Today: Jul 04 , 2020

2015 Lexus NX - Compact Crossover Shakes Up the Market

03 October 2015  

From the ground up, the NX is refreshingly original, although it’s in a crowded luxury segment.

2015 Lexus NX

Personality: A European compact meets the US of A

Best Gizmo: The new Remote Touch Interface

Most Annoying Feature: The underpowered engine

MPG (as tested): 35 in the city, 31 on the highway (33 combined)

Performance: Less than adequate unless you stay with the 200t

Cars we smoked at stoplights: A moped and a tow truck

0-60: 9.1 seconds (7.2 seconds with the 200t)

How Fast Is That? Not really in the realm of standard performance

How Much? Base price is $34,480

What option should I splurge on? Blind Spot Monitoring, a necessity with the large C-pillars in the rear.

Serious Contenders? Acura RDX, Volvo’s XC60, the BMW X3, the Audi Q5, and the Mercedes GLK

Where can I buy one?

Starting from scratch…wiping the drawing board clean and removing conventional wisdom and expectation. It has worked in the past. Just look at the Land Rover, the Dodge Caravan, and most recently the wildly successful Tesla Model S. For 2015, Lexus made the rather unsurprising move to enter the compact crossover market with the NX, and I must say… I am (mostly) impressed. From the ground up, the NX is refreshingly original as it seeks to disrupt the already crowded luxury segment.

Key players in the competition include the Acura RDX, Volvo’s XC60, BMW X3, Audi Q5, and the Mercedes GLK. Launching into an already saturated domain would seem to be a losing battle, but Lexus will almost certainly end up near the top of the list. Why? It is simple really… the RX. For years, the RX has been the staple of the luxury SUV market in America. Just drive anywhere — and I mean anywhere — and you will see this four-door. You know the SUV I am talking about… there are usually at least three of them waiting in a Starbucks drive thru at any given time.

From the outside, the NX merges style cues from the Toyota brand and the major makeover of the Lexus IS a few years ago. The NX is modern, bold, and well… actually not at all boring like Lexus vehicles of the previous decade. With two feet firmly planted in the “sub-compact” market, the NX won’t fit your grill, a full-size chair, or for that matter, a large trip to Costco. But if you hail from a small family or simply have no need for anything larger than a golf bag in the back, this may be the vehicle for you.

If the exterior is bold, the interior would be labeled as “modernly refined.” I know you are asking yourself, did you just make that phrase up? Yup… and believe it or not, it fits. Let’s start with the most used portion of the interior — the seats. They are comfortable, supportive, and carry the fancy name of “NuLuxe” seating. The instrument cluster is well laid out with a center menu and a crisp display. Sharp corners and strong horizontal lines on the center stack carry the new Lexus styling into the rear of the vehicle.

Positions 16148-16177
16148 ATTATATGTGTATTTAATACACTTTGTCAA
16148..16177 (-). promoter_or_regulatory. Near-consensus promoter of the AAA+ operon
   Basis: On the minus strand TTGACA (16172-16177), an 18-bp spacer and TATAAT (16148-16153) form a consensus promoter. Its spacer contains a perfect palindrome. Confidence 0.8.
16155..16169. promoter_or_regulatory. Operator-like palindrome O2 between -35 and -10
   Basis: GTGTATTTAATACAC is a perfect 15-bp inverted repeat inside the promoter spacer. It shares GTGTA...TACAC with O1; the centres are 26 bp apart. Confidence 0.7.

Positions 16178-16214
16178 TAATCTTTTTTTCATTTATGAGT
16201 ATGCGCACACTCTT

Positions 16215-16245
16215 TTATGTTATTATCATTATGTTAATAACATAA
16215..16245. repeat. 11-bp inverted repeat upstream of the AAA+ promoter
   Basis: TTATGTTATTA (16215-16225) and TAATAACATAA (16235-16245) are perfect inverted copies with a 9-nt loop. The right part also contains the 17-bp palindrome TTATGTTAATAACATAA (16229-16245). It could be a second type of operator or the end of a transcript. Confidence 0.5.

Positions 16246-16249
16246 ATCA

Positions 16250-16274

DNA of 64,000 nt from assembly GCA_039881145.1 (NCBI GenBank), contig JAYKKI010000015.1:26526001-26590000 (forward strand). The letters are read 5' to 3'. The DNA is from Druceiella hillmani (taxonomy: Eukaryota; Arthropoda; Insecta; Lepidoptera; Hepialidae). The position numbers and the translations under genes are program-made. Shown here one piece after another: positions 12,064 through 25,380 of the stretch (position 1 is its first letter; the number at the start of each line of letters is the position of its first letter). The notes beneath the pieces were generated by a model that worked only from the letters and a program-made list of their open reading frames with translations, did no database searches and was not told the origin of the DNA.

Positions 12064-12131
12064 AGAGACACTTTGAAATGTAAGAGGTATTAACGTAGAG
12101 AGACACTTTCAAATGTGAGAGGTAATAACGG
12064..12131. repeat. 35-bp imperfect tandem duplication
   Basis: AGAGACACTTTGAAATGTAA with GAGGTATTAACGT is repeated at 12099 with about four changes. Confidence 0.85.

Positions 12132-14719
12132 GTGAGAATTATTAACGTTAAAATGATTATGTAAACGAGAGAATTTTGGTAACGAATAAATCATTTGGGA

One note of caution from the interior: large C-pillars bring reduced rear visibility and hinder blind spot sightings. This simply means that when you are about to change lanes on the highway and you take a look to the back, the car gets in the way of your view. All that to say, be sure to splurge on blind spot monitoring… you will thank me when you enter the highway for your morning commute.

The other big interior change comes with the Remote Touch Interface (RTI). For years Lexus vehicles sported a joystick type interface to navigate the infotainment system, drawing criticism from all ages of the customer base. New and improved, the RTI system is a touchpad with tactile feedback for simple selection and navigation. Is it perfect? Nope. Is it better than the previous design? You bet.

Alas, all good things must come to an end. I do have one gripe, one complaint, one glaring anomaly of luxury… it is a little underpowered. Now before you go throwing your hands up and tossing in the towel on the NX, understand this — most of these subcompact luxury SUV’s are lacking ponies under the hood as well. Federally mandated gas mileage standards and the ever increasingly picky consumer make power capability a balancing act to behold. The “as-tested” version of the SUV was the top of the line NX300h. With $39,720 base price and a hybrid power system, it is less powerful than the base model NX200t. The 200t starts at $34,480 and comes with a turbocharged inline 4 cylinder, 235 horsepower engine and packs more power and punch than the more expensive hybrid version. Honestly, I would gravitate toward the 200t if my own wallet was on the line.

From the ground up, the NX will prove a successful addition to the Lexus lineup for years to come. However, beware when signing on the dotted line for this five door sub-compact… the cheaper version just might be packing more joy (and ponies) for less dough.




© 2015 John Kehlenbeck, Horsepower Auto Reviews
John Kehlenbeck

Each month John Kehlenbeck tests a worthy car. From the mundane stats of zero-to-60 time all the way to the incredibly important aspects of a vehicle, like cup holder location and bluetooth integration, Kehlenbeck dissects the details to give you the information you actually care about.